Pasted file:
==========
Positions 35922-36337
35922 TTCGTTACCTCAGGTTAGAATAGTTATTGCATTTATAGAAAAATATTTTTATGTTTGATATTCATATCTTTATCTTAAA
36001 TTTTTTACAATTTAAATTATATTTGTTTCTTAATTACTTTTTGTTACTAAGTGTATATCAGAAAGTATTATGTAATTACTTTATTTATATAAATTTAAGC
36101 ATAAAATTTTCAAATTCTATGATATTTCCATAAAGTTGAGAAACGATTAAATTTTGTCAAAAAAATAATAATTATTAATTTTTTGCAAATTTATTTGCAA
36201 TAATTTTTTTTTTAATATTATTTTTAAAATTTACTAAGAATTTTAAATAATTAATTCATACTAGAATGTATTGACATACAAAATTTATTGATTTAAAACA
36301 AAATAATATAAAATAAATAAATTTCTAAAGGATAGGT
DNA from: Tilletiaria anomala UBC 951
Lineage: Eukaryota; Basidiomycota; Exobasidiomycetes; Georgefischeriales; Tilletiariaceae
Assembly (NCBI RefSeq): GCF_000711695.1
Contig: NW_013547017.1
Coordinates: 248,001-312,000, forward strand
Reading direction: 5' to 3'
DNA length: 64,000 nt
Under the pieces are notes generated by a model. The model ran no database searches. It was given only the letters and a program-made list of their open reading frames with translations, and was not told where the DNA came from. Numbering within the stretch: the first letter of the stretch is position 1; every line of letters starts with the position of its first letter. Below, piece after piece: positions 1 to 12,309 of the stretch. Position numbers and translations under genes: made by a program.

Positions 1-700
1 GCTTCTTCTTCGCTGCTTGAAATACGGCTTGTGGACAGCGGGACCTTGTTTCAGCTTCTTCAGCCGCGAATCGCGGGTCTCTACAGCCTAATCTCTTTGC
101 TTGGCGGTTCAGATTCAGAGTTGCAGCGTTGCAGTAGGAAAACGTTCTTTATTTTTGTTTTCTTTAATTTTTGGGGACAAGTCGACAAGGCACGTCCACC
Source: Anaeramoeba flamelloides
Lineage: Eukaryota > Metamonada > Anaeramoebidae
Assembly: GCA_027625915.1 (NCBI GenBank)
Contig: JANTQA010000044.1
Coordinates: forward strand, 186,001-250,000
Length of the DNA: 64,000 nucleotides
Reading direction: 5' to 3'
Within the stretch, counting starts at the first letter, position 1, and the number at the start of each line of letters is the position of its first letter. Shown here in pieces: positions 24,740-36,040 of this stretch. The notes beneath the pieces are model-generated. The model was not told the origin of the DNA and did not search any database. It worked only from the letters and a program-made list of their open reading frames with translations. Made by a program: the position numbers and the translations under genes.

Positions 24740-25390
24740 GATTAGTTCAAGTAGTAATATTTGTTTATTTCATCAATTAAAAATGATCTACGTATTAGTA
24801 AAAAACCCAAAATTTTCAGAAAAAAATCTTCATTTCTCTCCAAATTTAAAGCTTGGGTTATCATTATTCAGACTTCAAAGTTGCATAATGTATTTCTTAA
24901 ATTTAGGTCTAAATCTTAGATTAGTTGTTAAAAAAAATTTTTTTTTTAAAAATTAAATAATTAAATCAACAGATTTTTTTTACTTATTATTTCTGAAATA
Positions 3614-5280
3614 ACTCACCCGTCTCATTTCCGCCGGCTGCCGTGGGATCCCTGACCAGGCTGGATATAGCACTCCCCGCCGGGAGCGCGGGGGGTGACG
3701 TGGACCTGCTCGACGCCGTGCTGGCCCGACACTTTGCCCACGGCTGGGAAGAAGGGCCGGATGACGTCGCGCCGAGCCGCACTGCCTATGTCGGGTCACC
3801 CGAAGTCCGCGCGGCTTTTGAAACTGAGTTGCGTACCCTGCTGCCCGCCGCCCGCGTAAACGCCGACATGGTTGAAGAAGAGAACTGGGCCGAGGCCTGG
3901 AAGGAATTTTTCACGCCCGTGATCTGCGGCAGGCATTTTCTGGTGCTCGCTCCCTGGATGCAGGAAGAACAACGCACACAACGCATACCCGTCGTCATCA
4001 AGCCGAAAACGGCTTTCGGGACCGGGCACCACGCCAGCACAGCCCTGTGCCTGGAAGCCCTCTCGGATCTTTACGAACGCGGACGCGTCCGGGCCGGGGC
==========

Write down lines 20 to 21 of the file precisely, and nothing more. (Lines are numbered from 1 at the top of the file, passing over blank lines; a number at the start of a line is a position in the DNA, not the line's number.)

Assembly: GCA_027625915.1 (NCBI GenBank)
Contig: JANTQA010000044.1